The slowdown in activity of defense companies such as Lockheed Martin Corporation (NYSE:LMT) and The Boeing Company (NYSE:BA) didn’t seem to curb the growing demand for these companies’ stocks. During the year (up to date) shares of Lockheed Martin rose by more than 17% and Boeing’s stock by nearly 36%. Will these companies’ stocks continue to rally? Are these companies overvalued?
Decline in revenues
Following the implementation of sequester on the U.S budget may have had some adverse effect on these companies’ growth in revenues in the first quarter of 2013: Lockheed Martin Corporation (NYSE:LMT)’s revenues declined by nearly 2%; The Boeing Company (NYSE:BA)’s net revenues fell by 2.5%; revenues of Northrop Grumman Corporation (NYSE:NOC) slipped 1.5%. Since the sequester included only $85 billion budget cuts in 2013, the effect was likely very minimal.
In particular, Lockheed Martin’s largest business segment (28% of revenues) – Aeronautics had a 14% drop in revenues during the first quarter of 2013 (year-over- year). According to the company, the drop in sales was due to lower net sales of F-16 aircrafts. This business segment’s profit margin is 11.8%. In comparison, the company’s missiles and fire control business segment, which accounts for 18% of the company’s total revenues, rose by 12.5%. Moreover, this segment is the most profitable at 17.3%. If the company will keep seeing a rise in revenues in this segment, it will also raise Lockheed Martin Corporation (NYSE:LMT)’s profit margin.
Boeing also had a drop in military aircraft sales of 3% during the first quarter of 2013. But the company also had a 2% decline in revenues in commercial aircrafts. Furthermore, following the recent decrease in revenues, the company estimates its revenues will grow by only 0.3% to 4% in 2013 (year-over-year), which is roughly the growth in U.S inflation. This isn’t an impressive growth rate.
Northrop Grumman is even less optimistic and according to the company’s outlook for 2013 its revenues will drop by almost 5%, and its operating profit margin will fall to 10-11%. This glum outlook is likely to pull down the company’s stock in the coming months.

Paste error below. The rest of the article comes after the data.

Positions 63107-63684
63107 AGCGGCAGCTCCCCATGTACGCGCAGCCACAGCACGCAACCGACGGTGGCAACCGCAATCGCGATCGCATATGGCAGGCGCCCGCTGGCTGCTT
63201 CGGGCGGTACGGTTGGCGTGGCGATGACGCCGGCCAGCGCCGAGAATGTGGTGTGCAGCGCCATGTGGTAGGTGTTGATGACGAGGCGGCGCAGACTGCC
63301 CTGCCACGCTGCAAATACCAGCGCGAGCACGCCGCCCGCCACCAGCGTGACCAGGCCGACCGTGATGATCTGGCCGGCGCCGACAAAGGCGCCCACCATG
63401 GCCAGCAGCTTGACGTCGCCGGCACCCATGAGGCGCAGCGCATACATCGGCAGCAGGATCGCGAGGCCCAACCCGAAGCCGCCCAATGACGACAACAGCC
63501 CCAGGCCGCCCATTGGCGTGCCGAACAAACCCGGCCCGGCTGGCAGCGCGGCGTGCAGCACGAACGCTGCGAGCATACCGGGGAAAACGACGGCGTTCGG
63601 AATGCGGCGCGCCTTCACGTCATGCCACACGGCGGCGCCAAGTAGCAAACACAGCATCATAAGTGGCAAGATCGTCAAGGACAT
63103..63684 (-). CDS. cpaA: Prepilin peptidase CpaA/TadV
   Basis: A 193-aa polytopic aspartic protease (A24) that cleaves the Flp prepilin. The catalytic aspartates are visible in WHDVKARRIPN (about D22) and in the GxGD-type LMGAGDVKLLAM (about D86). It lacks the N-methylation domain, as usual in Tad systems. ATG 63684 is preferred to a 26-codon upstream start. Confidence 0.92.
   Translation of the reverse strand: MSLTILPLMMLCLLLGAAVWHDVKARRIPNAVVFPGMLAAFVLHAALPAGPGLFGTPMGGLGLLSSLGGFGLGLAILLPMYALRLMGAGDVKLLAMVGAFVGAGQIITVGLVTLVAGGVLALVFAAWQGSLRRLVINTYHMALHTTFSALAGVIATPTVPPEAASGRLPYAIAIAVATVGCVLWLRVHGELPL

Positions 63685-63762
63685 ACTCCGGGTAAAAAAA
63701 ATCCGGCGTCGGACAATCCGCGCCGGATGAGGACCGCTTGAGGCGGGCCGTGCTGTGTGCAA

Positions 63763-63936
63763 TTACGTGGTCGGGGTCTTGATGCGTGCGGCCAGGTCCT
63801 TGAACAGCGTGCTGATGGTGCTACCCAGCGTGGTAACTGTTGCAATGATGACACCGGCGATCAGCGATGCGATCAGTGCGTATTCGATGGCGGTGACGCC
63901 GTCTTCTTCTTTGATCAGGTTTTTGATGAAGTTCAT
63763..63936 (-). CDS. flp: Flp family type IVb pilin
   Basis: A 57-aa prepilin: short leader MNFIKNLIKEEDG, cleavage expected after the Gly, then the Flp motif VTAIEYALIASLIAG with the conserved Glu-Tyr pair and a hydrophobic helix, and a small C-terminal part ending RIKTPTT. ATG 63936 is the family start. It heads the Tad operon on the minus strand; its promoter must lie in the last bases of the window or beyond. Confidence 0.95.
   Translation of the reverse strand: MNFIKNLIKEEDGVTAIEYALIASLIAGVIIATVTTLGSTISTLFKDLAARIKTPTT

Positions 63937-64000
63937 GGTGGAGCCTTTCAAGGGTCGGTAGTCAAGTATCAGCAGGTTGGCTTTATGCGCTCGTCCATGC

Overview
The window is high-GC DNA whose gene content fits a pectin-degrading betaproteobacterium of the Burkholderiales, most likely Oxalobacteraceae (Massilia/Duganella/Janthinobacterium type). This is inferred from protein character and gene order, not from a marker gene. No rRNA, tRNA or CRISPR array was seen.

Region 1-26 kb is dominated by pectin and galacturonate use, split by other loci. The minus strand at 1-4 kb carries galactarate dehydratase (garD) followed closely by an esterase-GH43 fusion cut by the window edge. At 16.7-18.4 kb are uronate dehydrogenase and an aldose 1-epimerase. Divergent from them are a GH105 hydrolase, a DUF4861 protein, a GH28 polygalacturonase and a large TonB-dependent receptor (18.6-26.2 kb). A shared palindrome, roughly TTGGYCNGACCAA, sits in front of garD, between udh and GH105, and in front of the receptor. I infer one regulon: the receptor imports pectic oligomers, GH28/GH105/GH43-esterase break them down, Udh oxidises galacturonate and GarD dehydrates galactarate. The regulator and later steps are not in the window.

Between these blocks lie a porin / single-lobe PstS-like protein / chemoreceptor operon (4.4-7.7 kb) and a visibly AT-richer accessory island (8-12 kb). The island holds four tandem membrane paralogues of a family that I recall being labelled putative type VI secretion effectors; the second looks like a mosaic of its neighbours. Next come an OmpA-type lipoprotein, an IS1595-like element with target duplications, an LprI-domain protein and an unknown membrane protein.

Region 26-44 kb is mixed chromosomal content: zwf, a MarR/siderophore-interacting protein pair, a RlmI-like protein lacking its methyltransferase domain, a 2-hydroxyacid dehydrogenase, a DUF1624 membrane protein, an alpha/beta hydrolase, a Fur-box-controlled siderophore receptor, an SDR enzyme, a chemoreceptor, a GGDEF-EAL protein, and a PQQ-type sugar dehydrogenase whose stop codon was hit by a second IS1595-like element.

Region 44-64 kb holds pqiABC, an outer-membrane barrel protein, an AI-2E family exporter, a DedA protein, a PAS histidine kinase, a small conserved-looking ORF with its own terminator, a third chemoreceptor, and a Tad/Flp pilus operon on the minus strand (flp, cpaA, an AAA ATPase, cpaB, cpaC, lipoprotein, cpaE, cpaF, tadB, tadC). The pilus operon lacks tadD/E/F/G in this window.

Finally, looking forward, these companies revenues may continue to dwindle especially if U.S policymakers will scale down on defense in 2014 and cut the budget in order to lower the growing budget deficit.
In order to understand whether these companies’ stocks are overpriced, we will have to examine these companies’ value. For that end, let’s examine these companies’ enterprise value and their EV to EBIT ratio in order to compare the companies mentioned above.
The table below shows the summery of data of all three companies and the average Aerospace/Defense industry.
This type of calculation accounts for these companies’ different financial structure including their debt and cash. The yearly EBIT is based on the past four quarters (ending in the first quarter of 2013). As seen, Lockheed Martin Corporation (NYSE:LMT)’s EV to EBIT ratio is the highest at 8.48, which is very close to the industry average. On the other hand, The Boeing Company (NYSE:BA) and Northrop Grumman Corporation (NYSE:NOC) have a much lower EV to EBIT ratios, which are much lower than the industry average. This measurement shows a different picture than the regular P/E. The P/E of Lockheed Martin is only 12.5, which is much lower than Boeing’s 19.21 P/E. These findings suggest at face value that these companies are still relatively cheap particularly The Boeing Company (NYSE:BA) and Northrop Grumman Corporation (NYSE:NOC) so that it’s worth considering owning these companies’ stocks.